By Cypress Cove Resident Robert Runck
If Cypress Cove had a travel championship, Dick and Mona Lee Davis might well be titleholders. To see why, read on.
The Davis couple were high school sweethearts. Their first date was to Dick’s junior prom. After graduation Dick joined the Navy, serving four years aboard a submarine, the USS Gudgeon, stationed in Pearl Harbor and cruising the Pacific Ocean, while Mona Lee studied nursing at Englewood Hospital in New Jersey.
She joined Dick in Hawaii, and they married in 1959, living in Hawaii shortly before it became a state. Daughter Tammy was born a year later, and they moved back to New Jersey.
Following his Navy service, Dick began a 26-year career with IBM, servicing and teaching personal computer repair. Mona Lee began a 25-year nursing career in early oncology, critical care and intravenous therapy.
Their love of sailing began when they moved to Lake Hopatcong, New Jersey, and wanted to enjoy a family sport.
They bought an old wooden sailboat which tended to waterlog and sink lower in the water over the course of the summer.
They taught themselves to sail by mimicking the yacht club races on the weekend. Later they took formal lessons at a “live aboard” sailing school in Long Island.
Dick was certified by the Coast Guard to carry passengers on a charter boat service in the Caribbean, where they vacationed every winter and fell in love with the lifestyle.
A transfer from New Jersey brought them to Florida in 1979, enabling them to sail the beautiful Gulf waters, the Keys and the Bahamas. They arrived towing a 22- foot Catalina. “Put a boat in the water and it grows” is what Dick says. Several boats later they bought a 41-foot Morgan Ketch, Independence.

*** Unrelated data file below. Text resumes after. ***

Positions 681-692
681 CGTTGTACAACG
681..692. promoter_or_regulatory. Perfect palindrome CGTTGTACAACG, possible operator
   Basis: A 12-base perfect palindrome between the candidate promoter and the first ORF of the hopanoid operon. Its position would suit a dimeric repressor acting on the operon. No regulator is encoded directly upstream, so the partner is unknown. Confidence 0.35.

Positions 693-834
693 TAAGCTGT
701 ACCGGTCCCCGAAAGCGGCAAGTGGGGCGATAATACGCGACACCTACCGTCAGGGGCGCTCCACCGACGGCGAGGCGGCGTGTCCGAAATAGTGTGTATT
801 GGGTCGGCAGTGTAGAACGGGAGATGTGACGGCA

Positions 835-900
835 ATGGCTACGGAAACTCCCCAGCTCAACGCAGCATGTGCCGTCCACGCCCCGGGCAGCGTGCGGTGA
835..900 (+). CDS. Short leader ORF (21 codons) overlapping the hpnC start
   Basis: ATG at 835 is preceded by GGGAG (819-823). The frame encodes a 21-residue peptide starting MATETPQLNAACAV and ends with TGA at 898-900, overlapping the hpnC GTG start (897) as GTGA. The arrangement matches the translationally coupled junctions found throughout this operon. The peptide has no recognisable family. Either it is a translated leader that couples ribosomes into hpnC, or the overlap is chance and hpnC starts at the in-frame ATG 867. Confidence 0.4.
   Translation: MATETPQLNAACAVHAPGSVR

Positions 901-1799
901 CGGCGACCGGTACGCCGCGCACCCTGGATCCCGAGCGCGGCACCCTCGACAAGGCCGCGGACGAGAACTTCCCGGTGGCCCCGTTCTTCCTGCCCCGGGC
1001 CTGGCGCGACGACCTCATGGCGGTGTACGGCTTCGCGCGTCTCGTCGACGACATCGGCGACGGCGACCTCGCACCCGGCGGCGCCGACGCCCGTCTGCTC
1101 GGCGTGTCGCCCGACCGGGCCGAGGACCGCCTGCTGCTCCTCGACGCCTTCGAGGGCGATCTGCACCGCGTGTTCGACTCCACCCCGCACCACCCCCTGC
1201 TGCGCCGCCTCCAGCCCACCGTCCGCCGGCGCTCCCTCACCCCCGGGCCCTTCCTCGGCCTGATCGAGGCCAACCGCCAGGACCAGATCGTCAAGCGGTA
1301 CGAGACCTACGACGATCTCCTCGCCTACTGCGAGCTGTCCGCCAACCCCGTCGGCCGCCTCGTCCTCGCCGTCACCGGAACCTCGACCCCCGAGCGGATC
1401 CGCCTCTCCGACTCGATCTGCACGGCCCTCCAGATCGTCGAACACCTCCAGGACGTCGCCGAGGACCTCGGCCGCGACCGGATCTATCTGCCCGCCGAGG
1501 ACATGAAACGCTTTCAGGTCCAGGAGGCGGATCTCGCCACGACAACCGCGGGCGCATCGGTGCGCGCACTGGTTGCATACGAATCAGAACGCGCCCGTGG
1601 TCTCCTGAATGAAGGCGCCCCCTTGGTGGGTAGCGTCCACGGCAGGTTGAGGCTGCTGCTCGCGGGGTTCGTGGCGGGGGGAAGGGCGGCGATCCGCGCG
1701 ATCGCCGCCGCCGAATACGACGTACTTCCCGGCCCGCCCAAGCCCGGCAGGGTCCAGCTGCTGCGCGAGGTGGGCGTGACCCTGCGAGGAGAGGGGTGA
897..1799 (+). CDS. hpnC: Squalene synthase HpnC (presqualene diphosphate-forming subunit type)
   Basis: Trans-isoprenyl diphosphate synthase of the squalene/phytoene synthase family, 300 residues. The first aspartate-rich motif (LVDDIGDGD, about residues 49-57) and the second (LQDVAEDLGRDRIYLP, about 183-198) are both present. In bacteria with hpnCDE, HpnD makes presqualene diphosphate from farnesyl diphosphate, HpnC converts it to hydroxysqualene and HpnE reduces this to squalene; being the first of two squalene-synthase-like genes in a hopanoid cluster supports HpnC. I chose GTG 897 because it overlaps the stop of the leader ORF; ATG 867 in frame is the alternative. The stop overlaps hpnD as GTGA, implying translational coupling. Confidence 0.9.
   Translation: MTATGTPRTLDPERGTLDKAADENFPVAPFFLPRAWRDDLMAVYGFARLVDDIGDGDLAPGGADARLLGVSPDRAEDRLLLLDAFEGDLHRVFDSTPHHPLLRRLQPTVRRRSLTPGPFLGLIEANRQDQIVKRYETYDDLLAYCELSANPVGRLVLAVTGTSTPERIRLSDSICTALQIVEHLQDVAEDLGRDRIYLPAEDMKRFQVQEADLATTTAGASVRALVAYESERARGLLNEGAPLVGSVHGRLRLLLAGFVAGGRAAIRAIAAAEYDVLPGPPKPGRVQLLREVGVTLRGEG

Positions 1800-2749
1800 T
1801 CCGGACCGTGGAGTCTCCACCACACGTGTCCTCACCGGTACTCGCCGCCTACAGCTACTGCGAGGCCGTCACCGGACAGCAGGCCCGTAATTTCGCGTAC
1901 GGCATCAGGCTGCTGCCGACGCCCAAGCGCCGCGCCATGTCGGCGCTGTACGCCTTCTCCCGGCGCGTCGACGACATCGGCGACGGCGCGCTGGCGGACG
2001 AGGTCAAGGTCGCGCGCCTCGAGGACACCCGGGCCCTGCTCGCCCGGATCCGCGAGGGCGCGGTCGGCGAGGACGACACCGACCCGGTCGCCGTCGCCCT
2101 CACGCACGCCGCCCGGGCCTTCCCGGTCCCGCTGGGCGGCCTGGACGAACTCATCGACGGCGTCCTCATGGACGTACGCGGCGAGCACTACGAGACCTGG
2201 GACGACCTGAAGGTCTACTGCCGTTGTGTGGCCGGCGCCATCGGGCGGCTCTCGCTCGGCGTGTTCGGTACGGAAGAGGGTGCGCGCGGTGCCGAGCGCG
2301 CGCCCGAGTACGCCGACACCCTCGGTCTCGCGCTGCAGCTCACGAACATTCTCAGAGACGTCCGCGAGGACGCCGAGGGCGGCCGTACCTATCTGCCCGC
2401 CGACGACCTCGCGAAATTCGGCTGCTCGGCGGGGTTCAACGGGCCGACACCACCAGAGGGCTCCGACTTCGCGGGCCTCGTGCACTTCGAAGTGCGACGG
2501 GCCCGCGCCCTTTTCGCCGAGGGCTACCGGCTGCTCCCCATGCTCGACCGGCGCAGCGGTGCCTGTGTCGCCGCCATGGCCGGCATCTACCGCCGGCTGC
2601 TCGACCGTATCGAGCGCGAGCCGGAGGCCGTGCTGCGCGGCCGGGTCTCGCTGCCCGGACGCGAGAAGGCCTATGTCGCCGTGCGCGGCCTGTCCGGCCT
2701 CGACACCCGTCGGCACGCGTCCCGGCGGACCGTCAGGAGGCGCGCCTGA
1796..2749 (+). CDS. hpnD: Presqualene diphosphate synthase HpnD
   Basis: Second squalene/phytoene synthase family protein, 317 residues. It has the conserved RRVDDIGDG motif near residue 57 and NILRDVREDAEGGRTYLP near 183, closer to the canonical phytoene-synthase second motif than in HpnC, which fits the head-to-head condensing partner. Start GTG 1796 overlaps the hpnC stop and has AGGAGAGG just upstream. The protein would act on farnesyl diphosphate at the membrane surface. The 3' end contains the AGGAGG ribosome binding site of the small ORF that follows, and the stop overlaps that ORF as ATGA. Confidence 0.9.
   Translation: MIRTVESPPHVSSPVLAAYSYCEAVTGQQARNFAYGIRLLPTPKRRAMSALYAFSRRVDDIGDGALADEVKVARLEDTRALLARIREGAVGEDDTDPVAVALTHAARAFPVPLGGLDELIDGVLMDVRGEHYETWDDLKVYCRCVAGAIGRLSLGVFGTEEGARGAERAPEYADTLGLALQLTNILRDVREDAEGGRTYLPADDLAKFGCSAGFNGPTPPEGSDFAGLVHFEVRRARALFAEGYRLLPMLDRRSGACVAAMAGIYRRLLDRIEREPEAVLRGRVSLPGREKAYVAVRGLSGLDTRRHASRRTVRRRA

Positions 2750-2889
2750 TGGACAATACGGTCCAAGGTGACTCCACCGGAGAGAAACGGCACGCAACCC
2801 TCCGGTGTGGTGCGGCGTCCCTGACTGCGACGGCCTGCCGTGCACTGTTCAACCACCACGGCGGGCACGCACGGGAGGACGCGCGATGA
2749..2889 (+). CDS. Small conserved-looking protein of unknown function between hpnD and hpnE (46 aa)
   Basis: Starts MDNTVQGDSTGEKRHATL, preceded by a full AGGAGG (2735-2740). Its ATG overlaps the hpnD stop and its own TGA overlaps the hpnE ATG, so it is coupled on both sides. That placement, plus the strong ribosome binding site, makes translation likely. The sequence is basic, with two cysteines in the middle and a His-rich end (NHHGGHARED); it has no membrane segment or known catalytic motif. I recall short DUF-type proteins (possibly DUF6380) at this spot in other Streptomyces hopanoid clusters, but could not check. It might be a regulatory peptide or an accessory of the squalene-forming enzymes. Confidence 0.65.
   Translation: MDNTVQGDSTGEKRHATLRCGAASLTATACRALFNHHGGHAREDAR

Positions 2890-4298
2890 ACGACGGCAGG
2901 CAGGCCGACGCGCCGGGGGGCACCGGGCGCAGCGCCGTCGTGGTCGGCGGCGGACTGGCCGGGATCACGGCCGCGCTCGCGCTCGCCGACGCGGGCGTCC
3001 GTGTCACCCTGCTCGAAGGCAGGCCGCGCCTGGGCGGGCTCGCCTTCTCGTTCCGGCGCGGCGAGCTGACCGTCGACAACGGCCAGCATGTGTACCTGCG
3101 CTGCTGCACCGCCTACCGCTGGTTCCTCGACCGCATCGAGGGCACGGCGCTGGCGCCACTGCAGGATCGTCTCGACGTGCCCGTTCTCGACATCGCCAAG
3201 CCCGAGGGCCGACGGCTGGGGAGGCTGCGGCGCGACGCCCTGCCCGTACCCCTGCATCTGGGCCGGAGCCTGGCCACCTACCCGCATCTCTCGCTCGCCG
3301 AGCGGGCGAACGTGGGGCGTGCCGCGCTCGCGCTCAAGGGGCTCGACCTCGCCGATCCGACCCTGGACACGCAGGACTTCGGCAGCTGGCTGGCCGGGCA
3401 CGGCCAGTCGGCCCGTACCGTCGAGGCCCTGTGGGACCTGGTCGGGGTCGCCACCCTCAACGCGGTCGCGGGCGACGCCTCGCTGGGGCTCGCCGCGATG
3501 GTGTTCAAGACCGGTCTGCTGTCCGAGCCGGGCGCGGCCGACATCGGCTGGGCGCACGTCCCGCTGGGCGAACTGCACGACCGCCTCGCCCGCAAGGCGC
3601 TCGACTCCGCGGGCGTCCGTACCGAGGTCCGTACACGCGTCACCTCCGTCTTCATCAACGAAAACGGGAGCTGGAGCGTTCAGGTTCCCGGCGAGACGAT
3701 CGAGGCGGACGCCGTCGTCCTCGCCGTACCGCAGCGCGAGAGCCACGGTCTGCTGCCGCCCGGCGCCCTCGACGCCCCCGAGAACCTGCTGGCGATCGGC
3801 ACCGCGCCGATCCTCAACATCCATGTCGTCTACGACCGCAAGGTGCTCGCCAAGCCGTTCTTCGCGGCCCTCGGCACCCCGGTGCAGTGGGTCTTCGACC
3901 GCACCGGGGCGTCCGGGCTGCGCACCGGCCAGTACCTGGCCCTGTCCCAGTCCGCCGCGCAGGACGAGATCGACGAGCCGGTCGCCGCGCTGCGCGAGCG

Dick’s early retirement in 1987 after 25 years with IBM enabled them to fulfill the dream of moving aboard and living on the boat full-time.
They left Florida with no timeline or final destination, ultimately docking in a well-guarded marina in Venezuela. They safely left their boat in the marina and traveled throughout Venezuela, touching down in Columbia on their flight to the Galapagos Islands.
In 1989, they found themselves in Puerto Rico in the path of Hurricane Hugo. They tied their boat down in a mangrove “hurricane hole” and took refuge with hospitable islanders.
After five years of cruising the Caribbean, it was time to come home. Their interest in South America had been piqued, so they returned the following January for a three-month walkabout with one small duffel bag and two plane tickets, one to Buenos Aires and a return flight from Rio de Janeiro.
Arriving at the tip of South America, they booked a one-day visit to Antarctica being offered on military flights but were continuously bumped and never made it.
They sold their beloved boat Independence and bought a motor home, traveling the U.S. and Canada, including a 17,000-mile trip to Alaska.
After several years of cruising the inland waterways in a 36-foot trawler, they spent the next two decades traveling the world, to six continents and 78 countries.
They’re now pleased to be part of the Cypress Cove family since February 2022, where Dick, an accomplished artist, paints, and Mona Lee writes.